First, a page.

What’s in a Name? – Recycler By Any Other Name is Just a Title

By Ed Stukane, PlanITROI

It sounds sacrilegious, or at least un-American, to say “don’t recycle your IT equipment.” After all, recycling is the right thing to do…isn’t it?

The challenge that has become evident in the asset disposition, or “disposal” category as it is often referred to the in the industry, is that IT asset managers are using the term “recycling” as a catch-all description to describe IT asset end-of-life services. In fact, just saying “asset end-of-life services” creates some confusion because many in the industry would not consider a retired PC to be an asset. In fact, it is more likely to be considered a liability and “e-waste” more often than not.

The nomenclature surrounding the industry language and labels in the IT asset disposition category are confusing. The result is that IT asset managers often paint ITAD services providers, including asset recovery specialists and recyclers, with the same brush. Therefore, expectations of the asset end-of-life process and the providers may be perceived as “they are all basically the same,” but in reality the service spectrum is quite broad. Where on that spectrum an IT asset manager will seek an ITAD services provider is often driven, or limited, by a manager’s perceptions of the available ITAD service provider options.

Looking at Provider Descriptions

A recycler that is a “pure-play” recycler generally thinks in terms of tonnage of e-scrap. Computers and electronics are viewed for the value of commodity materials obtained from the shredding process. These recyclers likely have large and loud machines that take the core materials that may have been disassembled and separated by types of metals, plastics and glass, and grinds those materials to small bits. These bits would be remarketed as base materials in new manufacturing processes.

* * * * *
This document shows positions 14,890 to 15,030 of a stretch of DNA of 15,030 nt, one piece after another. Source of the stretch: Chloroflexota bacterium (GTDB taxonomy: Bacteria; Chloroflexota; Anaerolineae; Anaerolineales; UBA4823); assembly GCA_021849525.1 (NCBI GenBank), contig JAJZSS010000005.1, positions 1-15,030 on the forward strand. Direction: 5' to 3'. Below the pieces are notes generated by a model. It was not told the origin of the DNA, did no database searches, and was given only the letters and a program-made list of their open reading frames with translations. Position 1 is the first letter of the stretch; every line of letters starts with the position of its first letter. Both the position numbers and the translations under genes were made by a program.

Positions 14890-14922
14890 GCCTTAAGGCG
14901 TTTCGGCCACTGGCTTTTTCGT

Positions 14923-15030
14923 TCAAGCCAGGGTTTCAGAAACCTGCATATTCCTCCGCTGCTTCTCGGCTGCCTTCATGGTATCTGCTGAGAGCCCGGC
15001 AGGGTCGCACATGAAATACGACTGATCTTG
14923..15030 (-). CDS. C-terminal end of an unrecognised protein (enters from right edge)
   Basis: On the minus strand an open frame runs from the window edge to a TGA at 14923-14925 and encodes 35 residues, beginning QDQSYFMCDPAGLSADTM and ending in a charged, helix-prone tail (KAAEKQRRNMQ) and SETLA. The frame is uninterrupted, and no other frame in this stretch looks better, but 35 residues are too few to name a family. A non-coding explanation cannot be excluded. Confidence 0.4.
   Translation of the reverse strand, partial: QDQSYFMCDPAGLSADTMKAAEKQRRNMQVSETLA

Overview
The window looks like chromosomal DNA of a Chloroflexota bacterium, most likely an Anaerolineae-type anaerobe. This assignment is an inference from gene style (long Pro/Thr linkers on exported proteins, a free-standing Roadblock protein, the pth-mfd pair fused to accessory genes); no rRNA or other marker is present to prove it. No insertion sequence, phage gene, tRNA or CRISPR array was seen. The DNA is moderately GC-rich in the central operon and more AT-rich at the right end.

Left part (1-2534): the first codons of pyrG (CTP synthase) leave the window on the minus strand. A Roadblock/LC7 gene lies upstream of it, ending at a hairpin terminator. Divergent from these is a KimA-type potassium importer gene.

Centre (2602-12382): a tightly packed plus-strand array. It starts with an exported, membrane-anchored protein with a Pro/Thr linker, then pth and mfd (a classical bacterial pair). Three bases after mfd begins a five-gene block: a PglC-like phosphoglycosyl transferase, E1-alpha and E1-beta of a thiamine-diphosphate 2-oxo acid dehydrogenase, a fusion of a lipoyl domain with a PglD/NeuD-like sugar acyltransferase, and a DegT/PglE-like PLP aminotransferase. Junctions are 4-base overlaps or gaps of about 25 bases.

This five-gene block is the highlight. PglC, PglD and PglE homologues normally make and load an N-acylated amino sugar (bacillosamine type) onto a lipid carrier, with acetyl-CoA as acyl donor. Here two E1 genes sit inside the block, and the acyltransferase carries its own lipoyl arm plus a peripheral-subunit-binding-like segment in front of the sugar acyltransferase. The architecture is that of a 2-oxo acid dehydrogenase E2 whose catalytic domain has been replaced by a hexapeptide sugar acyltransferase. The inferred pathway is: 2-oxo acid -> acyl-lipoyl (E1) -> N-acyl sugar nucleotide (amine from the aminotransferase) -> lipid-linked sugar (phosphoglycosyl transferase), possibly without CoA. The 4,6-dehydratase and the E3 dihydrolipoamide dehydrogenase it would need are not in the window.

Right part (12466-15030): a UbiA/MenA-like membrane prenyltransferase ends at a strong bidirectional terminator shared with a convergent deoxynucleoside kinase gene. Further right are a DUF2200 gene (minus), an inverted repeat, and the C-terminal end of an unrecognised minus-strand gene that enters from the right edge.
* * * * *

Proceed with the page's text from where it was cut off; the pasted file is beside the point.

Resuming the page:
The level of recycling services provided and the value of precious metals recovered, are primary determinants of the net fees an asset manager will likely pay. Logistics costs will enter into the calculations, as might some level of data security, depending on the equipment involved and considering any data sanitization an asset manager may have taken prior to the equipment being picked-up.

Some recyclers will offset costs to a client by remarketing stripped components from PCs and other devices. Those components, if functioning, have a higher monetary value if they can re reutilized in fairly new equipment. If a client’s equipment is very old, any recovered value will only be found in the commodities recouped.

On the other end of the spectrum is the IT asset value recovery specialist that is considered more of a full service ITAD services provider. There are hundreds, if not thousands, of more recyclers than there are ITAD services providers that are asset value recovery specialists. The explanation for this is simple. It is easier and less time consuming, though possibly more capital intensive, to destroy equipment and separate the scrap by type, than it is to refurbish and remarket that equipment.

Generating revenue through efficient asset refurbishment may take a little longer in a value recovery processing facility which involves trained technicians. However, there will almost always be a financial return to the client. The only time there is not a financial return is if the asset value recovery specialist’s fees for asset de-installation, logistics, data sanitization, and new OS licenses and reinstallation (among many services) are generally high, and/or they do not have an extensive network of retail buyers of the product on the back end.

Some will ask how a financial return to the IT department can even be generated in today’s world economy. Simply put, it is matter of supply and demand. Though Gartner has provided research that the planet reached one billion PCs were in the world market by 2008 and the second billion will likely be in the market by 2014, there is a demand for a well refurbished piece of equipment that is a few years old, backed by warranties, remarketed with a new operating system, and most importantly, sold for a reasonable price. That demand is projected to be consistent as not everyone can afford, or simply is willing to pay, for the latest and greatest technology when a laptop, desktop PC or tablet that is just a few years old will more than suit their needs and budget.